I just read “The Worst Hard Time” again.
No, I understood it perfectly well the first time about three years ago. It just seemed much more relevant this summer with our on-going drought.
In the early 2000s Timothy Egan was wise enough to research and interview some who had survived the Dust Bowl. His book chronicles several families, beginning with what brought them to the area where Texas, Oklahoma, New Mexico, Kansas and Colorado met and almost died together in the 1930s.
The book begins with the euphoria of getting free land in one of the last areas to be opened to homesteading in America in the early 1900s, then covers the combination of unusually high amounts of rain and record wheat prices.
The bulk of Egan’s book details what followed as the combination of the Dust Bowl and Great Depression settled over the area. Here just a few tidbits from the book -
- In 1935 850 million tons of topsoil blew from the southern plains. That was about 8 million tons were every U.S. resident.
-Through the Dust Bowl farmers lost about 480 tons of soil per acre.
-The resulting dust storms caused by farmed lands being open and a serious drought caused some dust storms to be up to 10,000 feet high and 200 miles wide.
-Some of the biggest storms blew far enough east to coat New York and the White House in thick layers of dust. Ships 200 miles out in the Atlantic reported being enveloped in the storms.
-The dust was so bad many animals suffocated or had their digestive tracts blocked by mud from dust they’d inhaled mixing with body liquids.
-The storms were so ferocious the sand blew hard enough to permanently blind people caught outdoors. Some storms so blocked the sun and were so thick people literally couldn’t see their hands in front of their faces in the middle of the day.
-Static electricity was often so bad people shaking hands would both be knocked to the ground. Cars often shorted-out from the electricity in the air.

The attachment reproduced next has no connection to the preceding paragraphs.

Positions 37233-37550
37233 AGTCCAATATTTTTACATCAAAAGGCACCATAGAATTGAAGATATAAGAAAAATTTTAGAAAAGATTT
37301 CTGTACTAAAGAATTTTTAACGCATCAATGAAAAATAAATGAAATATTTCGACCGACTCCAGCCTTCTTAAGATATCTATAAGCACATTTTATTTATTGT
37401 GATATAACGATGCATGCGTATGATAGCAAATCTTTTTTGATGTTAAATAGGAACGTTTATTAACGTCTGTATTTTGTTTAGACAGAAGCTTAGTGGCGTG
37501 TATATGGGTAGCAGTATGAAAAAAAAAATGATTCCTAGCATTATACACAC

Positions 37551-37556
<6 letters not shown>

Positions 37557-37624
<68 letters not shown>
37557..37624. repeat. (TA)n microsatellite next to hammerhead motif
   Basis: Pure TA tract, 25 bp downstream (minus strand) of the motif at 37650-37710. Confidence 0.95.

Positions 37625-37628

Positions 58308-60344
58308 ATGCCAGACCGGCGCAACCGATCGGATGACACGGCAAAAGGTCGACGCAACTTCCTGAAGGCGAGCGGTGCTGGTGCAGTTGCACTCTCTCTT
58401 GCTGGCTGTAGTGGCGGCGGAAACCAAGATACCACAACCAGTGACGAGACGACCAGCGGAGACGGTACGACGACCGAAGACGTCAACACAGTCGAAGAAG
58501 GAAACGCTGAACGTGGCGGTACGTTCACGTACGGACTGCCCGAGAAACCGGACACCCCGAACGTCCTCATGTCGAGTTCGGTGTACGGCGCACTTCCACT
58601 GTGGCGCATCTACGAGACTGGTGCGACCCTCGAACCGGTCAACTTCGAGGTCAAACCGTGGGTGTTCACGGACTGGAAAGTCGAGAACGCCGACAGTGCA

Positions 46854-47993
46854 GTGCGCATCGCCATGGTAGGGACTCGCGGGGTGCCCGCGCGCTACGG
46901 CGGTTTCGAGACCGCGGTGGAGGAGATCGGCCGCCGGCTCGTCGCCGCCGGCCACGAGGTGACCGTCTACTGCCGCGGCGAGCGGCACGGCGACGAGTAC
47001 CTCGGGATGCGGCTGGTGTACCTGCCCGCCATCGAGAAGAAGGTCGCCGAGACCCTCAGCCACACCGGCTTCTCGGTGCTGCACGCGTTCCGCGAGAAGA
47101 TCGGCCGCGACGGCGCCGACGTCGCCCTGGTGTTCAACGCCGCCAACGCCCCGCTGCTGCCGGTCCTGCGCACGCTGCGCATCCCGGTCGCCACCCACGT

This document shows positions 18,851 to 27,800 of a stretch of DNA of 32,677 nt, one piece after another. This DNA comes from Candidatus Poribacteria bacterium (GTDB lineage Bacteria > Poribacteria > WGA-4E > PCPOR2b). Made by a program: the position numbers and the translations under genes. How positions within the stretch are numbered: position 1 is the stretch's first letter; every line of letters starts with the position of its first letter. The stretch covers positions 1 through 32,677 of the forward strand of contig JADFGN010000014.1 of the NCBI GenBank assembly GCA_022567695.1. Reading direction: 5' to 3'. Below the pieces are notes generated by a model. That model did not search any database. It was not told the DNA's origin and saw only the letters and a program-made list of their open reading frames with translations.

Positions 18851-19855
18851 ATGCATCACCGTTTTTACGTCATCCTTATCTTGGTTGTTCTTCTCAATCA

-The toll on humans was horrendous. Many people died of what was called dust pneumonia. Some actually starved while others resorted to eating road-kills and canned tumbleweeds.
The Worst Hard Time focuses on the people who gutted it out from start to stop. First-hand accounts from people interviewed tell how hard things were and how hard so many worked to simply survive.
The book also details how then controversial conservation programs worked to help right the longtime wrong man in that region brought upon themselves by poor farming practices.
To me, at least, this was all more relevant because that region is currently in a drought the rivals the one of the 1930s.
CLICK HERE TO READ A RECENT STORY WRITTEN ABOUT THIS YEAR’S DROUGHT BY THE EAGLE’S BECCY TANNER. Be sure to check out her photos in the photo gallery with the article.
Egan’s idea to research the book before the last of the Dust Bowl survivors had passed was excellent and his writing is very good.
The Worst Hard Time is published by Houghton Mifflin. Sorry, I can’t give you a page length because I read it on a Kindle. It’s a sizable book but I’d loved for it to have been even longer.
Hard copies go for about $18.50. Soft copies and Kindle versions are about $8.75.
I’ll be heading out to buy some paperback versions. I can’t wait to share it with some friends.